How much should you feed your horse?
Feeding your horse the right amount of feed is important to:
- Prevent unwanted weight loss or weight gain
- Prevent diseases like colic and gastric ulcers
- Prevent unruly, uncontrolled behavior when being ridden
The question is, how do you know how much to feed your horse?
The first golden rule of horse feeding is always feed your horse a minimum of 1.5% of its bodyweight per day of forage. So for a 500 kg horse, the absolute minimum amount of hay, pasture and chaff it should have access to per day is 7.5kg. Your horse should preferably be fed around 2% of its bodyweight per day as forage. Feeding this amount of forage will keep your horse’s gut healthy, keep your horse happy and help prevent colic and gastric ulcers.
The question then is, is this amount of forage enough to maintain your horse’s bodyweight? The only way you can answer this question is by regularly condition scoring your horse. Condition scoring is a practice used to determine the amount of body fat your horse is carrying and will give you an indication over time whether your horse is gaining, holding or losing weight. This in turn helps to fine tune your horse’s diet.
Condition scoring of horses involves an assessment of certain parts of a horse’s body for ‘fatness’. The most commonly used sites are the along the neck, along the withers, the loin, tailhead, ribs and behind the shoulder as shown below.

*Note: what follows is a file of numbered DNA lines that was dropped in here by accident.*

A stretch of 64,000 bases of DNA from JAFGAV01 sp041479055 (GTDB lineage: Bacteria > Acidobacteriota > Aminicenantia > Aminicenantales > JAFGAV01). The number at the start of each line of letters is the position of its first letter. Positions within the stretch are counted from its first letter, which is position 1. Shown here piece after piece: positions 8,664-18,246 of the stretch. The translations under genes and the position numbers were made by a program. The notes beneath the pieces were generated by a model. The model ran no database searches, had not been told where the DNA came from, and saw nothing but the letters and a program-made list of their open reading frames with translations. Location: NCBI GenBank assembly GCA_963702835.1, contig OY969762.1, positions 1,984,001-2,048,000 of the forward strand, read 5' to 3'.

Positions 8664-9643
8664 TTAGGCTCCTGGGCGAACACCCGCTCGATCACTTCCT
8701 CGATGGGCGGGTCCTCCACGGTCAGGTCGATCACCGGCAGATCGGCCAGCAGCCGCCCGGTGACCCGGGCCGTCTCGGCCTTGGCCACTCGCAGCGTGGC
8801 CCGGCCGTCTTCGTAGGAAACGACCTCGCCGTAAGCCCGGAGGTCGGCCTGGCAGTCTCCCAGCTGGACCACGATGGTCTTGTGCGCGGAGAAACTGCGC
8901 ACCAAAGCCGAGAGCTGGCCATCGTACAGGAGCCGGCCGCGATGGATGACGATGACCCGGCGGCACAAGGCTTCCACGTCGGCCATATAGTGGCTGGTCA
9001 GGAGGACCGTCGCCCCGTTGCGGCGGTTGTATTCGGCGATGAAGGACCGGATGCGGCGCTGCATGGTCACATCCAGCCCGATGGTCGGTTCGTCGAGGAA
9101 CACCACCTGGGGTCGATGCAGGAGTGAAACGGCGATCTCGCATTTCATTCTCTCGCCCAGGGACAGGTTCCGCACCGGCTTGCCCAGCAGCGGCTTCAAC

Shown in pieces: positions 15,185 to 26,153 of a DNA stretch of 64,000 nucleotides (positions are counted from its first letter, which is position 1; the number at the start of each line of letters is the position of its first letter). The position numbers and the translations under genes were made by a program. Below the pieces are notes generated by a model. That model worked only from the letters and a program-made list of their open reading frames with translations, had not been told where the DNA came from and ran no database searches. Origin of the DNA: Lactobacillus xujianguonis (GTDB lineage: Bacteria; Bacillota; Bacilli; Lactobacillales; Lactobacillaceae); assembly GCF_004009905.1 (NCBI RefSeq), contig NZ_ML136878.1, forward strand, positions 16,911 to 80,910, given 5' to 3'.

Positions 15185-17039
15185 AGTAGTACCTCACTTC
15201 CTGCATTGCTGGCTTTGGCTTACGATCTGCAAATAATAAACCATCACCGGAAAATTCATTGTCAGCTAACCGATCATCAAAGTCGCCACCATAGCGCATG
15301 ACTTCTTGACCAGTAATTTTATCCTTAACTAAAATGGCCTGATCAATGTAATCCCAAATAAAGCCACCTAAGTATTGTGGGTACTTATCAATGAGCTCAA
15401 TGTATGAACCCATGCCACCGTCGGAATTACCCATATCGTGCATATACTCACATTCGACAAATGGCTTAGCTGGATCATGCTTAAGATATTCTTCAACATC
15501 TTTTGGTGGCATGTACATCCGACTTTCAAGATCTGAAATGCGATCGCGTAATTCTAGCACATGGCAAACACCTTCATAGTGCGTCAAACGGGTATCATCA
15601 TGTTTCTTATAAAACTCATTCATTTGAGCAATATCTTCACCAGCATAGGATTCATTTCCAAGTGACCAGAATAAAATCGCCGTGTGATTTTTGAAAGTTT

Once an assessment of these areas of the horse’s body is made, a system developed by researchers at the Texas A&M University, USA (Henneke et al. 1983), may be used to assign a ‘score’ to reflect your horse’s level of body fatness. This condition scoring system presents condition scores on a scale of 1 to 9, with 1 being extremely emaciated and 9 being extremely fat.
Here’s a description of all the body condition scores (with pictures):
Score 1 — Poor
The horse is extremely emaciated. The bone structures of the neck, wither and shoulders are easily visible. The ribs, backbone and tailhead project prominently.
Score 2 — Very Thin
The horse is emaciated. The bone structures of the neck, wither and shoulders are faintly discernable. The structure of the ribs, backbone and tailhead are prominent.
Score 3 — Thin